1 I leave out of the question the treatment of external strangulated hernia; here the remedies are taxis, under chloroform, extraction of gas and fluids with the aspira-tor, and, failing these things, operation.

2 Second edit., edited, by Dr. Buzzard.

3The Antagonism of Therapeutic Agents, London, 1878.

In catarrhal irritation of the gastric mucous membrane opium sometimes proves valuable; but it is here a two-edged weapon, for its constipating effects may more than undo any momentary advantage which it produces. However, in chronic gastric catarrh, attended with much pyrosis, opium in small doses, perhaps combined with the mineral acids, is sometimes very useful: and constipation may be met by the use of mild aperient waters, such as Pullna or Friedrichshall, if necessary.

In catarrhal affections of the intestines, especially in autumnal diarrhoea, and in English cholera (early stage), the good effects of opium, combined or not, according to circumstances, either with mineral acids, or with chalk and aromatic confection, are well known. One-sixth to one-fourth or half a grain, or an equivalent dose of tincture, should be given every two, four, or six hours. In the early stages even of Asiatic cholera, notwithstanding all that has been said against it, the preponderating voice of those practitioners who have had the largest experience still declares that opium is one of the most decidedly valuable agents. But in the stage of collapse, and in that of reaction, it is worse than useless. In irritable conditions of the mucous membrane of the genito-urinary organs, small doses of opium are often most valuable; but it is necessary always to bear in mind the possible existence of kidney disease, which often renders the employment of opium very dangerous.

As a Sudorific, opium is occasionally very useful: its effect is greatly heightened when it is combined with ipecacuanha, as in Dover's powder; ten grains of the latter will often give the greatest relief in febrile catarrh, with hot dry skin, and in various inflammatory diseases.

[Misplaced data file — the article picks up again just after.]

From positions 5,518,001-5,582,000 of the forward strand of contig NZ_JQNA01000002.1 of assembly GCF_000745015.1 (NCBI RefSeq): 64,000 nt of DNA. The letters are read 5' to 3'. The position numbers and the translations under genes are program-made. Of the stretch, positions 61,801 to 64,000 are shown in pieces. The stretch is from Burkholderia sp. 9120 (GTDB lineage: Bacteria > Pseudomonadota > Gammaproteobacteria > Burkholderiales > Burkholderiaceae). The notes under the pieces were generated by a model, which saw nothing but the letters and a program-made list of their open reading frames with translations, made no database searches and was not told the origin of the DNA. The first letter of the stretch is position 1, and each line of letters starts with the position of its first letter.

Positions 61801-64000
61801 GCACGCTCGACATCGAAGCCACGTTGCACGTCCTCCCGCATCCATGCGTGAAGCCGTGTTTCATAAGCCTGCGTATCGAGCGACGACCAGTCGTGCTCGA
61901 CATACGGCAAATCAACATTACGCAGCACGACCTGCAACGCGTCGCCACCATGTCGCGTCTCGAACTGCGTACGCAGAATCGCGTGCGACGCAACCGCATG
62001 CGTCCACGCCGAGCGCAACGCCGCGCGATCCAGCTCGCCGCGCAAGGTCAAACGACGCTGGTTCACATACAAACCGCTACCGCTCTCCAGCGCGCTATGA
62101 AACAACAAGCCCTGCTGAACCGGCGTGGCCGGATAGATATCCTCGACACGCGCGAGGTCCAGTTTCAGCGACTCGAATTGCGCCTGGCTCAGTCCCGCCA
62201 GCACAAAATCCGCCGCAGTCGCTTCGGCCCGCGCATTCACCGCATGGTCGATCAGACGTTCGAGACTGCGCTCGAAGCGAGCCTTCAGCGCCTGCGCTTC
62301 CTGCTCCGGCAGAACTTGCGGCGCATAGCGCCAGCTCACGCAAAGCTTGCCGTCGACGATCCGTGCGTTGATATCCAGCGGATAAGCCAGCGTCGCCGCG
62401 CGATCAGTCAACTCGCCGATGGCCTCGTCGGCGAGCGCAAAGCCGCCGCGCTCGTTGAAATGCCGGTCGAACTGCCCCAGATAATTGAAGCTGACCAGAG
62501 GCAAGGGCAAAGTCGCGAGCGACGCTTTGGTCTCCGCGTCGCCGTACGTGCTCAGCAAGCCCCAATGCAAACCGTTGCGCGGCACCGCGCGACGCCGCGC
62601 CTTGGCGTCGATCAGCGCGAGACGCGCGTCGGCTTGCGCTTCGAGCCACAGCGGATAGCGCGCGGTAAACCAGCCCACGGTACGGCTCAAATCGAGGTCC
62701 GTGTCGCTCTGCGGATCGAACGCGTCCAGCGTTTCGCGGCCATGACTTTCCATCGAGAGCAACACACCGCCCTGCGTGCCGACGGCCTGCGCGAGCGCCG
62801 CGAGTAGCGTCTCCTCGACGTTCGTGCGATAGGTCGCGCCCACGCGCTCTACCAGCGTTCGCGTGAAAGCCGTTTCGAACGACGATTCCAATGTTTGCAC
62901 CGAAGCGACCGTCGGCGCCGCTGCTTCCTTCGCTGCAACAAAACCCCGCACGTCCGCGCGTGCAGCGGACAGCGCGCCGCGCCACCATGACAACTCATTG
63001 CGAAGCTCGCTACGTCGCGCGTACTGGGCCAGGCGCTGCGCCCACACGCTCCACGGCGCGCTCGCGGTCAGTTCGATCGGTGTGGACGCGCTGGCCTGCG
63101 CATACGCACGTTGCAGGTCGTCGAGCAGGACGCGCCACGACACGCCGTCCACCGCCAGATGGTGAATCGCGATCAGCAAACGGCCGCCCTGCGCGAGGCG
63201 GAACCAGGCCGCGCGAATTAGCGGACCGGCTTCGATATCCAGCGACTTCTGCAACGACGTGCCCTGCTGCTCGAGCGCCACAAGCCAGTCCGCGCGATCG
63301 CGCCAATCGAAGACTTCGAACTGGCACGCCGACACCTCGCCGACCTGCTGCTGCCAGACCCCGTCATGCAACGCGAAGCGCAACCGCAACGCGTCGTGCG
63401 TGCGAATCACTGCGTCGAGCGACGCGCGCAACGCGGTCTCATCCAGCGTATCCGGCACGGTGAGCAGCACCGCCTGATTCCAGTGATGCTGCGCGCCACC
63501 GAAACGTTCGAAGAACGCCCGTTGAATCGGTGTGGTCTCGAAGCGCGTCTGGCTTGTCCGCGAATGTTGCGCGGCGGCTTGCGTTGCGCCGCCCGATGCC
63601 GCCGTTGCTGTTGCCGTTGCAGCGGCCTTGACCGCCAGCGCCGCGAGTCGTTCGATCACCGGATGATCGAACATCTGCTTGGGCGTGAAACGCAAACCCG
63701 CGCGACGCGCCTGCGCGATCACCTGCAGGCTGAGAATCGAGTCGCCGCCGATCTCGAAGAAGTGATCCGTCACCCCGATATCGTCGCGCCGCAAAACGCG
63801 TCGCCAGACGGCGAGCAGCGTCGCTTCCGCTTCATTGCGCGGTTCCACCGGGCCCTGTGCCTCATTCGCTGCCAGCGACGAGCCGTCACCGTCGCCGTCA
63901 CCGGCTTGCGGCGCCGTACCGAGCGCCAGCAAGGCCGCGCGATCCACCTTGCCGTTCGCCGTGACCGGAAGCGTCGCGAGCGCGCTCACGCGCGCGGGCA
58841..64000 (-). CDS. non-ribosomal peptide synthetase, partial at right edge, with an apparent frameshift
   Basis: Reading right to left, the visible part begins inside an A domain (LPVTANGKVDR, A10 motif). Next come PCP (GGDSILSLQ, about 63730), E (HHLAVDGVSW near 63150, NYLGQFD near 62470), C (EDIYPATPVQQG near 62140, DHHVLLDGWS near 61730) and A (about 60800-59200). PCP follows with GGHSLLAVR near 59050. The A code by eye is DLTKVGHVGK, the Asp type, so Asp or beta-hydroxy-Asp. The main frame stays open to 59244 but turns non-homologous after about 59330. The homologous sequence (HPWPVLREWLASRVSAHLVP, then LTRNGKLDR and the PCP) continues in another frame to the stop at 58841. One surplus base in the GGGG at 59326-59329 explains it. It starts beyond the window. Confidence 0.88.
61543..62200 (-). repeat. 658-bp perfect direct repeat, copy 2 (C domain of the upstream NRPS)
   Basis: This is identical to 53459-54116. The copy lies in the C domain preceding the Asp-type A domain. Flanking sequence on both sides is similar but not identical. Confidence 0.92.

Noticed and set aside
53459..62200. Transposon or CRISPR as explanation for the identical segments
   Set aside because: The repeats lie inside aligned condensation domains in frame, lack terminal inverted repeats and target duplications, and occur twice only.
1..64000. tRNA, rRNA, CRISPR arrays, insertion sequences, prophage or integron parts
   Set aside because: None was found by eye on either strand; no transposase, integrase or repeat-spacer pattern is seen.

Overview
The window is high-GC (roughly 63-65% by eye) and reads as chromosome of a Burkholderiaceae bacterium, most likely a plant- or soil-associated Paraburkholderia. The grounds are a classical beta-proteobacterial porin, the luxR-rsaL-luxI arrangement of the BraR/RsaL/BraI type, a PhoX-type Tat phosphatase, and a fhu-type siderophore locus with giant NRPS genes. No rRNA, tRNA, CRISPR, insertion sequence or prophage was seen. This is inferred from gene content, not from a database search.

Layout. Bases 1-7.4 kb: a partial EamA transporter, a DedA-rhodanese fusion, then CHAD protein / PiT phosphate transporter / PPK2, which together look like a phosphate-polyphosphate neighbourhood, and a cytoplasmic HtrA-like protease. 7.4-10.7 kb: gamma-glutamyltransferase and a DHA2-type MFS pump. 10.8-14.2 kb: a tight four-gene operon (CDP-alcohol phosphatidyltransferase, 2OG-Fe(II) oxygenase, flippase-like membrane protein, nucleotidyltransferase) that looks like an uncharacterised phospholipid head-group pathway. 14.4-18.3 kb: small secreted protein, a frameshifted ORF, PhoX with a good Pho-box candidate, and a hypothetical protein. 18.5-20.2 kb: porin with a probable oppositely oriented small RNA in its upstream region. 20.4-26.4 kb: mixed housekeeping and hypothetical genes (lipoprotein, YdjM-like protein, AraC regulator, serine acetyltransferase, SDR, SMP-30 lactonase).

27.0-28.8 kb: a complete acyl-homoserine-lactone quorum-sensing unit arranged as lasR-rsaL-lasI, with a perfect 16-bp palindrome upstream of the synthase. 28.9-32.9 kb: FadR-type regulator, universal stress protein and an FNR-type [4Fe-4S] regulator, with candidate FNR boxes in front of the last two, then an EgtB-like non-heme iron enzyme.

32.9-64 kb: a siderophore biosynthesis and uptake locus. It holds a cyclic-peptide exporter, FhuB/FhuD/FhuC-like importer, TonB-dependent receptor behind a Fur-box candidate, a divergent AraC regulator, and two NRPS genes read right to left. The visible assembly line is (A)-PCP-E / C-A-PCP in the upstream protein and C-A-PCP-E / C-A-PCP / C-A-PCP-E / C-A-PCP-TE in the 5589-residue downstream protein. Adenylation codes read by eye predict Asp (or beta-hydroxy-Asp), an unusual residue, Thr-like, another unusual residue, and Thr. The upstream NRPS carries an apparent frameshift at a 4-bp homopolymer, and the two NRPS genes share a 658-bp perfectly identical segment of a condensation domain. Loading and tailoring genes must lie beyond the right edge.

In Conditions of Acute Delirium opium is occasionally very useful, but it requires to be employed with great circumspection. The use of it (formerly frequent) in acute mania and in delire aigu is nearly abandoned in favor of hydrate of chloral, combined with the careful and assiduous administration of food, and, in some cases, of stimulants.

In Delirium Tremens also, opium may be said to be practically superseded by chloral, and by bromide of potassium. In the delirium of zymotic fevers opium has always been regarded with suspicion and dislike by some of the best practical physicians. Graves and Billing, however, have endeavored to show that it may often be employed usefully in such cases, in combination with small doses of tartarized antimony; and even the danger of opium pure and simple (in typhus, for example) has probably been a good deal exaggerated. One caution it is absolutely necessary to remember; viz., if kidney complication be present, opium will probably increase the danger very seriously. (Prof. A. L. Loomis, of New York, has introduced the practice of administering morphia in acute uraemia. In an oral communication to the editor, he stated that he first used it in a case of unemic convulsions in 1868, with such satisfactory results, that ha has frequently employed it since. The commencing dose should be small, not exceeding ten minims of Magendie's Sol. In chronic uraemia, however, where there is danger of cedema of the brain, he believes that morphia should be used with very great caution.